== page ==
Library offers fun summer activities

Library  offers fun  summer  activitiesBy TIMMY NEIPP II

News Review Correspondent

Anyone who thinks that libraries are just a place to check out books may not have visited the Ridgecrest Branch Library very recently.

According to Charissa Wagner, library associate, the local community resource center is a place to promote imagination, creativity and new learning experiences.

Each year, the local library offers a summer reading program, typically accompanied by crafts and activities for youth of all ages. Wagner said that in keeping with this year’s theme, “Reading By Design,” each of those activities will be focused on sparking creativity in young people.

She said that whenever she gives a presentation or demonstration, she finds a way to engage children and see what they take away from it.

“It’s nice to see kids doing things. It’s always interesting to see what they come up with. Sometimes I put something out and I see it one way, and they see it totally differently.”

She declared that the role libraries play in communities is changing. Thus she looks specifically for ways to incorporate changes that reflect the needs of the community.

“In the past it was providing information to people.”

Wagner wants the Ridgecrest library to provide not only great reading material to its community but also to represent the public it serves. “As times have changed, we are trying to be more of a community hub,” she said.

“We are working on helping expand people’s perceptions about what a library offers.”

The library offers more access to technology than it has in the past. “Not everyone necessarily checks out books, maybe people use our WiFi. A lot of people come in and use our computers as well.”

Wagner likes to make sure that the library is an enjoyable place for everyone, but, “most of our programs are focused on young children.” However, many of the offerings are geared toward teens and young adults as well.

Summer activities have already caused attendance at the library to soar. “Last week when we had our kickoff for summer reading we had more than 400 people come through the door in one day,” said Wagner.

Wagner chooses activities that tie into the trends that come up in the community.

“We want to see what the community is interested in and see what we can provide with our limited resources.”

She said that she came across one of the local Facebook groups that promote rock-painting and-hiding and –seeking — a community now found under “Ridgecrest CA Rocks” — and decided to offer a rock-painting workshop.

“So we set aside one Saturday a month for that. Now it’s a bigger group. There are a lot more people who turn out,” she said.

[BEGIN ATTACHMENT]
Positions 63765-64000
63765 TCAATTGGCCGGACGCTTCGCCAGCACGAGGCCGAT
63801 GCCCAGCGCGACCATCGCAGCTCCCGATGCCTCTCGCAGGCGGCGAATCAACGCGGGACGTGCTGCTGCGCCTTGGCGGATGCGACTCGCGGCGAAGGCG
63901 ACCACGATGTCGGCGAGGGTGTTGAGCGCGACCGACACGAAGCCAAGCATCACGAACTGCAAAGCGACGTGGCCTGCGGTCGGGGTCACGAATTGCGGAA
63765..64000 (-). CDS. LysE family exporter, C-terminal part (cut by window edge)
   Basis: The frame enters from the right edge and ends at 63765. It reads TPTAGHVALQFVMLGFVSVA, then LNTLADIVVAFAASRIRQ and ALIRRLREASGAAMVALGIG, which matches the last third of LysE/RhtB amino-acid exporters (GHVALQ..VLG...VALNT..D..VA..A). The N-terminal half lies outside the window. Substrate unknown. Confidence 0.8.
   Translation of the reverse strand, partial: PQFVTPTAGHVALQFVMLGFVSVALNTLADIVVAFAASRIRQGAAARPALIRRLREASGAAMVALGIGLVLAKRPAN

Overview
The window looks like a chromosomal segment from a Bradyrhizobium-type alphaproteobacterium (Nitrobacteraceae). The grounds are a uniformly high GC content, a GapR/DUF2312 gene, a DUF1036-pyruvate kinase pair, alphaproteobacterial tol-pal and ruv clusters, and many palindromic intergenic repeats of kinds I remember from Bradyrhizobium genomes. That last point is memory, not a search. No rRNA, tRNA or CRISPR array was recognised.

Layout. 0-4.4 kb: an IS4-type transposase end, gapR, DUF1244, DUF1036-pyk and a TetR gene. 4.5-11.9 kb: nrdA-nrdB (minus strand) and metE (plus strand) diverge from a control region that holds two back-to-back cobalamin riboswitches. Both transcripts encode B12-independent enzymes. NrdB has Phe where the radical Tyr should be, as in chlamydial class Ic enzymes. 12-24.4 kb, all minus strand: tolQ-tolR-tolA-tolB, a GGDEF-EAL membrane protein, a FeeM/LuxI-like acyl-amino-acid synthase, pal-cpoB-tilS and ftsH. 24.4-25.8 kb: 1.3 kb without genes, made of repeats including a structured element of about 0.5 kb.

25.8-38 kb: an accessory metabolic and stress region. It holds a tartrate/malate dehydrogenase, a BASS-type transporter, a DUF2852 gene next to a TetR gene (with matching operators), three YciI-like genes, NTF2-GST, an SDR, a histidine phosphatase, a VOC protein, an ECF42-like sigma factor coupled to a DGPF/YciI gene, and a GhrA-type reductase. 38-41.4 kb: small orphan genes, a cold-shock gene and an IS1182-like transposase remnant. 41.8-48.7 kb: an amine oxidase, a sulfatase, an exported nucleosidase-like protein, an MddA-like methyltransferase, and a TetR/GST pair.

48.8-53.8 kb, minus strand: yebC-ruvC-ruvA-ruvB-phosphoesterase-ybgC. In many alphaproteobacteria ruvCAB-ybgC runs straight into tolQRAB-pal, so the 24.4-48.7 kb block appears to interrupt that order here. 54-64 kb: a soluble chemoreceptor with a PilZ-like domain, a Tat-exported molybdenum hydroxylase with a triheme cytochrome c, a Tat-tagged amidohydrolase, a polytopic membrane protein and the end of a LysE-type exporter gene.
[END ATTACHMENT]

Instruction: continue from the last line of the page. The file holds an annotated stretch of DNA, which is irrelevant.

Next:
The library provides the basic materials, and the activity “gives children a chance to be a part of the trend,” said Wagner.

Last year, when Pokemon Go was all the rage, she coordinated walking tours “since there are a lot of stops around here,” said Wagner.

Wagner said that the community is very supportive of the library. “We partner with a lot of community groups. Ridgecrest has always had a very vocal and active group of library supporters. Friends of the Library provides a lot of funding to our branch through book sales.

Most of the money comes directly back in the form of donations for new materials,” according to Wagner. The group even paid for WiFi until the county started providing the service.

“We have been doing a plants for kids activity with Home Depot around Earth Day. We’ve done it three times now. They bring in plants, terra cotta pots and paint and transplant into pots,” said Wagner.

The Alliance of Therapy Dogs also provides a fun experience for kids with the library. Wagner said, “Some of the animal programs have been very popular as well.”

She has also begun a STEM partnership with China Lake.

“Engineers and scientists will come over once a week in June for a hands-on workshop. And then we have a couple of stand-alone programs in July,” said Wagner.

The library also reaches out to people outside of Ridgecrest. “We do have a program at Inyokern Elementary again this summer. Kids must have a parent or guardian but it’s open to anyone who wants to attend.

“You have to be an Inyokern student to check out books and take them home. But you are allowed to come in for story time or crafts or to just sit and read while you are there at the library,” said Wagner.

Wagner also wants people to be aware of how important the various contributions to the library are and their corresponding donors.

“Every program we offer is free, but someone pays for the supplies or the performer to come in,” she said.

To contribute, patrons can donate through the county library system or to Friends of the Library.

For a complete list of library events visit category/ridgecrest.

Pictured: “Bubbleologist” Brandon Gray of Wild Child?Adventures gives a demonstration to children at the Ridgecrest Branch Library. -- Photo by Laura Austin

Story First Published: 2017-06-16